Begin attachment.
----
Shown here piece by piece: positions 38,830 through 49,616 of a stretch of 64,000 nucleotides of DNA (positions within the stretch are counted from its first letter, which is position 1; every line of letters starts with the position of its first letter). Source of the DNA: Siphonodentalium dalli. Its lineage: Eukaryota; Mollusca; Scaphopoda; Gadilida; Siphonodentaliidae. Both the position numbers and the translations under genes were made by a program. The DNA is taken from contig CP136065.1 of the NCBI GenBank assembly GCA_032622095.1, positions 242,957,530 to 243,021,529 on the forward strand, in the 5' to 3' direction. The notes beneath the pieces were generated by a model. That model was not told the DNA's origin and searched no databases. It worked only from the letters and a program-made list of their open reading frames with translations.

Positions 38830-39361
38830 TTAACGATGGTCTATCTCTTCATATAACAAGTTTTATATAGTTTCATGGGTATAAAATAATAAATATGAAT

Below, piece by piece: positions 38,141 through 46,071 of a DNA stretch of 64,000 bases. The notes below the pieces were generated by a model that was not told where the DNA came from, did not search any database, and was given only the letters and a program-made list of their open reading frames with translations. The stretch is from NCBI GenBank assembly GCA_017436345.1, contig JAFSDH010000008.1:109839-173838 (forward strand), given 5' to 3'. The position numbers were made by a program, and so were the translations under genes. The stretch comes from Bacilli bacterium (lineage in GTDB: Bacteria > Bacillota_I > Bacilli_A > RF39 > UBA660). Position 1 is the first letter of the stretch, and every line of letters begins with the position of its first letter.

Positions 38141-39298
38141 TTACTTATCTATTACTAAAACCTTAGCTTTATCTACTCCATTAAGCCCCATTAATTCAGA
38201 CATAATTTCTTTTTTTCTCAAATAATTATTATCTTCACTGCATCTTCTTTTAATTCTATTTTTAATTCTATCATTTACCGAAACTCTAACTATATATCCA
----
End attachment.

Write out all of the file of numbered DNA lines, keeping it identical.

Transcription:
Shown here piece by piece: positions 38,830 through 49,616 of a stretch of 64,000 nucleotides of DNA (positions within the stretch are counted from its first letter, which is position 1; every line of letters starts with the position of its first letter). Source of the DNA: Siphonodentalium dalli. Its lineage: Eukaryota; Mollusca; Scaphopoda; Gadilida; Siphonodentaliidae. Both the position numbers and the translations under genes were made by a program. The DNA is taken from contig CP136065.1 of the NCBI GenBank assembly GCA_032622095.1, positions 242,957,530 to 243,021,529 on the forward strand, in the 5' to 3' direction. The notes beneath the pieces were generated by a model. That model was not told the DNA's origin and searched no databases. It worked only from the letters and a program-made list of their open reading frames with translations.

Positions 38830-39361
38830 TTAACGATGGTCTATCTCTTCATATAACAAGTTTTATATAGTTTCATGGGTATAAAATAATAAATATGAAT

Below, piece by piece: positions 38,141 through 46,071 of a DNA stretch of 64,000 bases. The notes below the pieces were generated by a model that was not told where the DNA came from, did not search any database, and was given only the letters and a program-made list of their open reading frames with translations. The stretch is from NCBI GenBank assembly GCA_017436345.1, contig JAFSDH010000008.1:109839-173838 (forward strand), given 5' to 3'. The position numbers were made by a program, and so were the translations under genes. The stretch comes from Bacilli bacterium (lineage in GTDB: Bacteria > Bacillota_I > Bacilli_A > RF39 > UBA660). Position 1 is the first letter of the stretch, and every line of letters begins with the position of its first letter.

Positions 38141-39298
38141 TTACTTATCTATTACTAAAACCTTAGCTTTATCTACTCCATTAAGCCCCATTAATTCAGA
38201 CATAATTTCTTTTTTTCTCAAATAATTATTATCTTCACTGCATCTTCTTTTAATTCTATTTTTAATTCTATCATTTACCGAAACTCTAACTATATATCCA